Nor does the record suggest anywhere that Moore entered her plea out of fear or that her plea was involuntarily made. The record reveals that the trial judge was very careful in taking Moore's plea. He continued the plea taking process twice, he thoroughly advised her twice of the rights waived by plea and he called for an independent hearing to establish a factual basis for the plea.

10

Moore's statement that the plea was involuntary is conclusory and contradicted by the record.

Competency to Plead Guilty:

11

On November 17, 1975, the district court found Moore competent to stand trial, based on the testimony and reports of six psychiatrists and psychologists. This finding of competency is not contested; however, Moore claims she was not competent at the time she changed her plea. In support of this claim she submitted an affidavit by a psychiatrist who averred Moore was "not in a state of mind consistent with good judgment" at the time she changed her plea, and that her plea was an "impulse" arising out of fear and panic. These conclusions were based on two consultations with Moore in May 1977, one of one hour and the other of three hours length.

12

The standard for competency to plead guilty was dealt with in Sieling v. Eyman, 478 F.2d 211, 215 (9th Cir. 1973):

13

A defendant is not competent to plead guilty if a mental illness has substantially impaired his ability to make a reasoned choice among the alternatives presented to him and to understand the nature of the consequences of his plea.

14

Moore's claim of incompetency is not supported by the record, nor does her affidavit support a finding of incompetence under the test stated in Sieling.

15

When Moore notified the court of her desire to change her plea on December 12, the court refused to accept it in order to give her the weekend to think it over. The following Monday, Moore again stated she wanted to plead guilty. That day the court held a hearing on whether Moore was competent to plead guilty. Dr. Robert Jack Eardley, who had testified as to Moore's competency to stand trial, testified that he had spent some five or six hours discussing the plea with her and thought she was competent to plead. During the hearings on the 12th and 15th Moore made statements indicating she thought she was competent. The fact that Moore was given a weekend to think over her desire to plead guilty contradicts the assertion that her plea was an "impulse." Further, the record shows no mention of fear of a hasty trial or panic.

16

Nevertheless, Moore also asks now that she be allowed to withdraw her plea due to the "quality and quantity" of her competency hearing. She notes that evidence from six psychiatrists and psychologists was used to find her competent to stand trial on November 17; yet, only one psychiatrist testified as to her competency to plead guilty on December 15. She further notes that the trial judge referred to testimony from the November 17th hearing when determining she was competent to plead guilty. Moore's argument is without merit. We find no error. Testimony as to a defendant's competency to stand trial may be relevant to determine competency to plead guilty where there is a relatively short time span between the hearing on competency to stand trial and the plea proceedings. Makal v. Arizona, 544 F.2d 1030, 1035 (9th Cir. 1976); See also Seiling v. Eyman, supra. Appellant has not met her burden of establishing mental incompetence.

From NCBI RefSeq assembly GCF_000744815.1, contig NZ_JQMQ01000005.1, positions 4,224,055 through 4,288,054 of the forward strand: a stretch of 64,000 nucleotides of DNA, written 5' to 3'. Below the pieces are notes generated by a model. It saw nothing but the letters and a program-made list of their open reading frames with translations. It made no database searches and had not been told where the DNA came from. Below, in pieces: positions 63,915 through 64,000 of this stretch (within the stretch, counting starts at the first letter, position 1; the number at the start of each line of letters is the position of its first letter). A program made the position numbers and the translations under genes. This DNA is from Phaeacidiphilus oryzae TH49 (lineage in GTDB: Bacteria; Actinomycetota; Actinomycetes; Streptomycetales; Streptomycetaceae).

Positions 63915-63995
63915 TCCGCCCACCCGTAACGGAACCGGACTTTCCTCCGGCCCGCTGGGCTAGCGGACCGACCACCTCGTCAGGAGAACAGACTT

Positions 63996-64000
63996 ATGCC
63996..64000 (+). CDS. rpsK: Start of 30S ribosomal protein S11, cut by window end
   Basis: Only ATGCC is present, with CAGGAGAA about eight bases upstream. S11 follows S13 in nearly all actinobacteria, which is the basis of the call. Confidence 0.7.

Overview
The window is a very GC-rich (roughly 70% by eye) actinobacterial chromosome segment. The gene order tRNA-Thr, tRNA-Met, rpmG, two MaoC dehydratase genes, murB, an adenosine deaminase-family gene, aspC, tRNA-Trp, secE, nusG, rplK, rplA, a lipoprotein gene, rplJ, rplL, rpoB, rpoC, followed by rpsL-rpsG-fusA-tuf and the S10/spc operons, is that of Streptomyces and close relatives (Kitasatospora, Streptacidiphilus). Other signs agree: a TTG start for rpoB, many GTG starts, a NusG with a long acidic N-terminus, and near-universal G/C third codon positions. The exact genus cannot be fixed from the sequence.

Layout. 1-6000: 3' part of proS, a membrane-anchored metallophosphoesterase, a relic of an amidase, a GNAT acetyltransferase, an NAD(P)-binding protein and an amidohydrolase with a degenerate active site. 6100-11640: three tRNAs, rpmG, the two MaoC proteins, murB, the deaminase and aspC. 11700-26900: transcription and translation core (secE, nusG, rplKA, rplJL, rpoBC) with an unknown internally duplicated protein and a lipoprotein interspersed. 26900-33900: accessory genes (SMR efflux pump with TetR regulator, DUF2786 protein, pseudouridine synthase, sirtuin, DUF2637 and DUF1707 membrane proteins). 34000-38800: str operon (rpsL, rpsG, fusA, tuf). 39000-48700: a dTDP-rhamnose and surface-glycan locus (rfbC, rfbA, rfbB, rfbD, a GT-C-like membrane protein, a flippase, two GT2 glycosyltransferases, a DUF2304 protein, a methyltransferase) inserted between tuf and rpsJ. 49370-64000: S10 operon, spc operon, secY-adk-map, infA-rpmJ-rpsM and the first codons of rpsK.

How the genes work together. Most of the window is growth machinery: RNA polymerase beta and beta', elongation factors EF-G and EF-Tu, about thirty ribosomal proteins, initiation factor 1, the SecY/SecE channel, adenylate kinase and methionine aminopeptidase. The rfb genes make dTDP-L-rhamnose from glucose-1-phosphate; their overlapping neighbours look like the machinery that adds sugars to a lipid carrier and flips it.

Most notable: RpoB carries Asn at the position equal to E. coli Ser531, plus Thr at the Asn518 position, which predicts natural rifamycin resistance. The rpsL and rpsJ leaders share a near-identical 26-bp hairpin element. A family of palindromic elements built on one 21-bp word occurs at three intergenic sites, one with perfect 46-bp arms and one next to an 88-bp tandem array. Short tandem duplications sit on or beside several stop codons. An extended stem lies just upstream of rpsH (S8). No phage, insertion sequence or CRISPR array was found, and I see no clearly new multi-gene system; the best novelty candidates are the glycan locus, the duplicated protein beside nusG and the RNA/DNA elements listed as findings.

Effective Assistance of Counsel:

17

Moore next contends she was denied effective assistance of counsel at the time she entered a plea of guilty. In her first affidavit, Moore states primarily that she did not think her attorney was acting in her best interests; that he repeatedly refused to discuss the merits of her case; that he told her he was the only attorney she could have; that an assistant to her attorney passed on a confidential piece of information; and that the psychiatrist discussed the legal aspect of her case with her more than did her attorney. In her second affidavit, she elaborates on these earlier charges and indicated that her attorney prevented several persons from speaking with her. Finally, Moore states her attorney took no affirmative steps from preventing her from entering a guilty plea.

18

We recently decided what constitutes ineffective assistance of counsel in Cooper v. Fitzharris, 586 F.2d 1325 (9th Cir. en banc 1978). In Cooper we held that persons accused of crime are to be afforded "reasonably competent and effective representation of counsel." Furthermore, relief will only be granted if it appears the defendant was prejudiced by counsel's conduct. The claimed errors do not indicate a violation of this standard and the alleged errors are substantially contradicted by the record.

19

Moore's counsel advised her repeatedly against pleading guilty. He informed the court on Friday, December 12th that he had indicated to Moore it was against her best interests to plead guilty and that he advised against it. On Monday, December 15th, he informed the court that he had discussed the plea with Moore after the Friday hearing and before the Monday hearing and he reiterated to the court that a plea of guilty was against his advice. He indicated he had discussed all facets of the case with Moore, including her defenses. He presented testimony from a defense psychiatrist to the court concerning Moore's competency at the time of the offense. He interrupted the Government's presentation of the factual basis of the plea to make sure testimony favorable to Moore's defense was included. On December 16th, he reiterated his opposition on two occasions to entering the guilty plea.